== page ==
What about the details?

We all know that life and business are not simple.  The question is: how do you handle the complexities?  In this latest CoC draft, we think that FSC is attempting to construct a “perfect” standard.  One that will accommodate and address each and every variation in the whole wood product marketplace.  We should know by now that this is impossible.  And even attempting to provide for every variation is a fool’s errand.

There is a better way.  We should keep the normative standard as short and simple as possible.  MixedWood’s simplified draft offers an example of what this might look like.  The basic “rules of the road” can and should be kept to a minimum.  For CoC they will need to include:

  1. Management System requirements (scope, procedures, roles, records, etc.)
  2. Input/Output requirements (purchasing, sales, & claim protocols)
  3. Material Handling minimum standards
  4. Claim Accounting rules (Transfer, %, Credit)

That’s all.  Everything else is just details and interpretation.  Implementation of a standard like this will need to be guided – to ensure effective and fair application.  But this guidance should be informative not normative.  Guidance can be assembled and published in various forms, including Annexes to the standard, published interpretations, etc.

Screen Shot 2015-10-29 at 3.03.35 PMA good example of this can be found in the excellent illustrated graphics found in the latest discussion draft.  They are very helpful in explaining and clarifying the meaning and intent of the standard requirements, but they  are not requirements in an of themselves.  Imagine an auditor trying to raise a non-conformity against an illustration!  The idea is foolish.  That tells us that the illustration is informative, not normative.  The same case can be made for much of the detailed language found in the latest draft.  It may be necessary, but it does not belong in the standard.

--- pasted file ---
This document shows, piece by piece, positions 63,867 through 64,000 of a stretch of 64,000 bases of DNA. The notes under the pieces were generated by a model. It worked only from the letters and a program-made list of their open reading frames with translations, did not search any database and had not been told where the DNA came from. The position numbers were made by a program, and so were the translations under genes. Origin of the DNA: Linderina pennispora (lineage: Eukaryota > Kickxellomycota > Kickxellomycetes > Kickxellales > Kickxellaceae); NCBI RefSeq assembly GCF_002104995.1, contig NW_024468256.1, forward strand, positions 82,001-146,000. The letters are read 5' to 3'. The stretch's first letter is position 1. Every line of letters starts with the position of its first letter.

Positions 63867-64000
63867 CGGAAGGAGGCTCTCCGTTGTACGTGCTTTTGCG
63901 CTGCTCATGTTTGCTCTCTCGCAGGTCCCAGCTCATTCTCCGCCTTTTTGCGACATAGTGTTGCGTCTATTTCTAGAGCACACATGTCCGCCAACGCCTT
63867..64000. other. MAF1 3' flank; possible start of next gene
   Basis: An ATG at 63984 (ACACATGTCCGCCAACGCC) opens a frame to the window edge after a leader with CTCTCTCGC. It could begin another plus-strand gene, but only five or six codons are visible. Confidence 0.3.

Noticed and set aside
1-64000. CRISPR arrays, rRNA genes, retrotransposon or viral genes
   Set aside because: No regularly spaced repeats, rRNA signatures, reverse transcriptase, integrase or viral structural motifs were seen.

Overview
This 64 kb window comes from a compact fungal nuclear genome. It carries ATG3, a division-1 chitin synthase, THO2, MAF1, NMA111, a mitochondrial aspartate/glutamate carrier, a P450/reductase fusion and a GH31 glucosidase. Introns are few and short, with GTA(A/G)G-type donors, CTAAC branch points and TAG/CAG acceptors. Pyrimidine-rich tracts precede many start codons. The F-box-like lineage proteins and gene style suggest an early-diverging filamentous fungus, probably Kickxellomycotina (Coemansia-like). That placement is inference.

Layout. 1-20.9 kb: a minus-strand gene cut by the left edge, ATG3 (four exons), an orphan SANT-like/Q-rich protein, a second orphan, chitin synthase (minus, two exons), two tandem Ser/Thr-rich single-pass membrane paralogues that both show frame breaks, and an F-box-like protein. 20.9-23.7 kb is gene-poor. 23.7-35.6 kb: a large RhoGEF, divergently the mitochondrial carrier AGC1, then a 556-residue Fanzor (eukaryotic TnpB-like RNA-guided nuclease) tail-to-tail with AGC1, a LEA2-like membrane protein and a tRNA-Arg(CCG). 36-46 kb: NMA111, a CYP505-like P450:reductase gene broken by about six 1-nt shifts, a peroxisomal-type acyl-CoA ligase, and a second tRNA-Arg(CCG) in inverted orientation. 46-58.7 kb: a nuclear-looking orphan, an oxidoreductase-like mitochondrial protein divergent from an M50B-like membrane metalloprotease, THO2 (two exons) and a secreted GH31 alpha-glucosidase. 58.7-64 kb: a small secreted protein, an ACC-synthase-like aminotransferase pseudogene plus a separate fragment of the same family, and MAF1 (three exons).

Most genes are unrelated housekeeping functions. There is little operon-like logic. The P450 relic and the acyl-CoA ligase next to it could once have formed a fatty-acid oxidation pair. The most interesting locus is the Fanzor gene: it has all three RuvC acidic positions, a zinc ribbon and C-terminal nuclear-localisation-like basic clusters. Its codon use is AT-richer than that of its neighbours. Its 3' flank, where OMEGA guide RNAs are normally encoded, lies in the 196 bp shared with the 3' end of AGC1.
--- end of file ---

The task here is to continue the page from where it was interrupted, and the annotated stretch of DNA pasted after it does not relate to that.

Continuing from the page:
The FSC “Directives” and “Interpretations” systems have been in place for some time and reasonably effective at dealing with the complexities of the CoC world.  The chief problem has been in not clarifying what was normative (i.e. required by everyone) and what was informative (intended to guide the application of the standard).

The Bottom Line

For those of you who like details, MixedWood has prepared a short summary of detailed comments and recommendations on the latest FSC CoC draft.  We will be providing it to FSC, along with some other related feedback.  As always, please feel free to share with friends and colleagues who may be interested.  And please be sure to encourage everyone to share their perspectives on this important subject with FSC.

In summary, we find the current FSC CoC discussion draft to be generally disappointing, but not alarming.  It could (and still should) be improved significantly by the application of more disciplined drafting and a determined effort to streamline, simplify, and clarify.

As always, we encourage everyone with a stake in the FSC program to take part in the discussion.  Chain of Custody can be simple!  It is not too late.